Labor Arbitrage

Several months ago I talked about the rapid rise and fall of a small hedge fund called Long-Term Capital Management (here, here and here). This fund did nothing but arbitrage trading. Arbitrage trading was just a small part of my financial education right after the fall of the stock market in 2007/2008. I learned about derivatives, mortgage-backed derivatives, credit default swaps, collateralized debt obligations and arbitrage trading. I never knew these types of vehicles existed. The simplest definition of arbitrage trading is taking advantage of price difference in different markets. As an example, suppose in New York one American dollar can be exchanged for 10 pesos (Mexican). In London, one American dollar can be exchanged for eight pesos. Therefore, the dollar would be stronger in New York, or worth more than it would be worth in London. So, if you had a large sum of money and a computer you could take advantage of this relatively small difference in price. Selling in one market and buying in the other. Sweet, ain’t it?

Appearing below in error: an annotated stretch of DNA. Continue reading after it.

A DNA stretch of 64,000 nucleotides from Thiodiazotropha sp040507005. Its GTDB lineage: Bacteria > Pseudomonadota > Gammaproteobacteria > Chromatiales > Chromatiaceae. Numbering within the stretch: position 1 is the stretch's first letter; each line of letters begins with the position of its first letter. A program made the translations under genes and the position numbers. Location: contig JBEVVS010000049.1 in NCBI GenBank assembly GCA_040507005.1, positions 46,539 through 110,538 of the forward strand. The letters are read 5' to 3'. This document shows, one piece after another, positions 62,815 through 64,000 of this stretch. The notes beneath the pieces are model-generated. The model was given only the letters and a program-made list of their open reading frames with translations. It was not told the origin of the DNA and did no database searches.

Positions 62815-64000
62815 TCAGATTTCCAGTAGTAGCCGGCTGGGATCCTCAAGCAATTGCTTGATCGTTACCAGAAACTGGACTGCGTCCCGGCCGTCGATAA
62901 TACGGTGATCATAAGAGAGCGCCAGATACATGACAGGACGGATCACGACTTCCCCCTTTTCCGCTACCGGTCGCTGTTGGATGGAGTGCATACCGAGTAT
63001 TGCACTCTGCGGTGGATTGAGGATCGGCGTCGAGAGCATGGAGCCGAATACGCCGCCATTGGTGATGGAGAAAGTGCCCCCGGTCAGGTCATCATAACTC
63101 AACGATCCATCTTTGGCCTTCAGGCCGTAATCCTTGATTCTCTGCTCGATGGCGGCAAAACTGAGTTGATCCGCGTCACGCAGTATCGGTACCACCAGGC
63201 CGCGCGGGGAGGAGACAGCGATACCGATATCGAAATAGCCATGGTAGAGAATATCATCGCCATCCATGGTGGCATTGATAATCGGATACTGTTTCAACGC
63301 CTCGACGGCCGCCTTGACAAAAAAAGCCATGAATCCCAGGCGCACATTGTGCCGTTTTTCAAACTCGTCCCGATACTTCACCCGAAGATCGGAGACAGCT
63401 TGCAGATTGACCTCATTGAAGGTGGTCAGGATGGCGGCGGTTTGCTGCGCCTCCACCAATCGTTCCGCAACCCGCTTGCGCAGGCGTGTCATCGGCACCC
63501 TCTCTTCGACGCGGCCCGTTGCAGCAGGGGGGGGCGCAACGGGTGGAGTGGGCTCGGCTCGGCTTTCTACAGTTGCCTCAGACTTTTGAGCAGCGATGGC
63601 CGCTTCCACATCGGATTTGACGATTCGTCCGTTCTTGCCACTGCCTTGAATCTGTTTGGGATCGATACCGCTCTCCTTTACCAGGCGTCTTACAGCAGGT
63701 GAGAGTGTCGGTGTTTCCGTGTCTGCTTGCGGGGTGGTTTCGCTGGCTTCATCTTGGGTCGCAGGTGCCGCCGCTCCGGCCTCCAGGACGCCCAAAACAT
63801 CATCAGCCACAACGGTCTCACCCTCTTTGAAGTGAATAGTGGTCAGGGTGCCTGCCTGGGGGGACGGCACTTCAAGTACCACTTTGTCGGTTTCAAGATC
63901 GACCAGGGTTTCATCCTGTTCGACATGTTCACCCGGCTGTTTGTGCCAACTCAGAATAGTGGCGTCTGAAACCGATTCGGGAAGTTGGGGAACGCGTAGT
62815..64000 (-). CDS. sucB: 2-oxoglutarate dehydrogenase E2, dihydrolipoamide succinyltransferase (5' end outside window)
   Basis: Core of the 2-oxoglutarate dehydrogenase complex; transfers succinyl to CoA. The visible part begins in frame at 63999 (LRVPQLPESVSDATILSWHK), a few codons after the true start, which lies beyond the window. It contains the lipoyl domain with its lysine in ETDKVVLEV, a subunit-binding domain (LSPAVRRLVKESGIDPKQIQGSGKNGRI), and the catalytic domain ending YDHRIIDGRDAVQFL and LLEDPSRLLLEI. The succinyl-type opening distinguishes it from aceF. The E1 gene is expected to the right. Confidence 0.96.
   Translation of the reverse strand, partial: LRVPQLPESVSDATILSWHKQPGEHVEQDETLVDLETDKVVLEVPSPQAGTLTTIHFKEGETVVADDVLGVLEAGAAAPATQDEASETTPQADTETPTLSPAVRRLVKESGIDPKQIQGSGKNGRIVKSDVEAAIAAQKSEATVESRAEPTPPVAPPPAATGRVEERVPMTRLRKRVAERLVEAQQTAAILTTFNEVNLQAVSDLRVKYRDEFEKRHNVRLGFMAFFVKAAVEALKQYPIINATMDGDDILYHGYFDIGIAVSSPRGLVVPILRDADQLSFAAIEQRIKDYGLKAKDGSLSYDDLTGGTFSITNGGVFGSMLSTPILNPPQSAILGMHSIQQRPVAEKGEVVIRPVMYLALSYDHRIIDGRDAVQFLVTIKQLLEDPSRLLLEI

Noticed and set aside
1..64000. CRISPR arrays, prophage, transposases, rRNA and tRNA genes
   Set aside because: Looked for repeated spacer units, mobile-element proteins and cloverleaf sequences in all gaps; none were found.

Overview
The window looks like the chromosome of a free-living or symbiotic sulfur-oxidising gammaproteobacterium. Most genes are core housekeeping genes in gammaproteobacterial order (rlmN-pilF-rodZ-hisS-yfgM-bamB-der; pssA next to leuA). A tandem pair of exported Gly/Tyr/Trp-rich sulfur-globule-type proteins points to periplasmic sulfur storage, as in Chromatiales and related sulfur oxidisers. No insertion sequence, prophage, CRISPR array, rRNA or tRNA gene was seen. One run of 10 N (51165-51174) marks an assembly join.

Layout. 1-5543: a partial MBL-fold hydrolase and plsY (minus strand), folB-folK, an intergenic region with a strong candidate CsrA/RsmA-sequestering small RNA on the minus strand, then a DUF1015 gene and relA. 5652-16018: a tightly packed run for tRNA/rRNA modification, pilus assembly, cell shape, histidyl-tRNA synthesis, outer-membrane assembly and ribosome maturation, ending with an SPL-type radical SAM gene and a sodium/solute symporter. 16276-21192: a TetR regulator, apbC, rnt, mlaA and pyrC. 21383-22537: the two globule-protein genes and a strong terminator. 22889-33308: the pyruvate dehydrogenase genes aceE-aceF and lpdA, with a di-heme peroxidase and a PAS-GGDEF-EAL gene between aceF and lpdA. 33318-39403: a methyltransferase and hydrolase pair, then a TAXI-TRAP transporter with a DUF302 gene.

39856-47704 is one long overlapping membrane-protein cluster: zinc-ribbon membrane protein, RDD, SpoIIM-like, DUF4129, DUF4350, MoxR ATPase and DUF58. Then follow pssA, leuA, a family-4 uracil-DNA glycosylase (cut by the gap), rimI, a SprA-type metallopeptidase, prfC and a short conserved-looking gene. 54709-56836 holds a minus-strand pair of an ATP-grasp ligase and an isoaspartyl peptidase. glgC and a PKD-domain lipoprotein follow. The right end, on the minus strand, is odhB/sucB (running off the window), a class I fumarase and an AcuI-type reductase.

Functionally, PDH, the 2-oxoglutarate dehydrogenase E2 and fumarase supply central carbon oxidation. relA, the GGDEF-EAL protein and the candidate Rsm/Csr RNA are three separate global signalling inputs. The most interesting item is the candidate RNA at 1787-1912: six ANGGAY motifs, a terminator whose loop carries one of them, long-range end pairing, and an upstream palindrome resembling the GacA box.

Labor arbitrage is no different. With the advances in shipping that occurred during the 1970s and 1980s, it became relatively cheap to move merchandise across oceans. Shipping containers can easily be loaded onto trucks or trains directly from the shipyard. The backbreaking labor of moving every single box on and off a ship is suddenly gone. This time-consuming task has disappeared. Plus, building factories in Mexico, China and Indonesia is probably far less expensive an endeavor.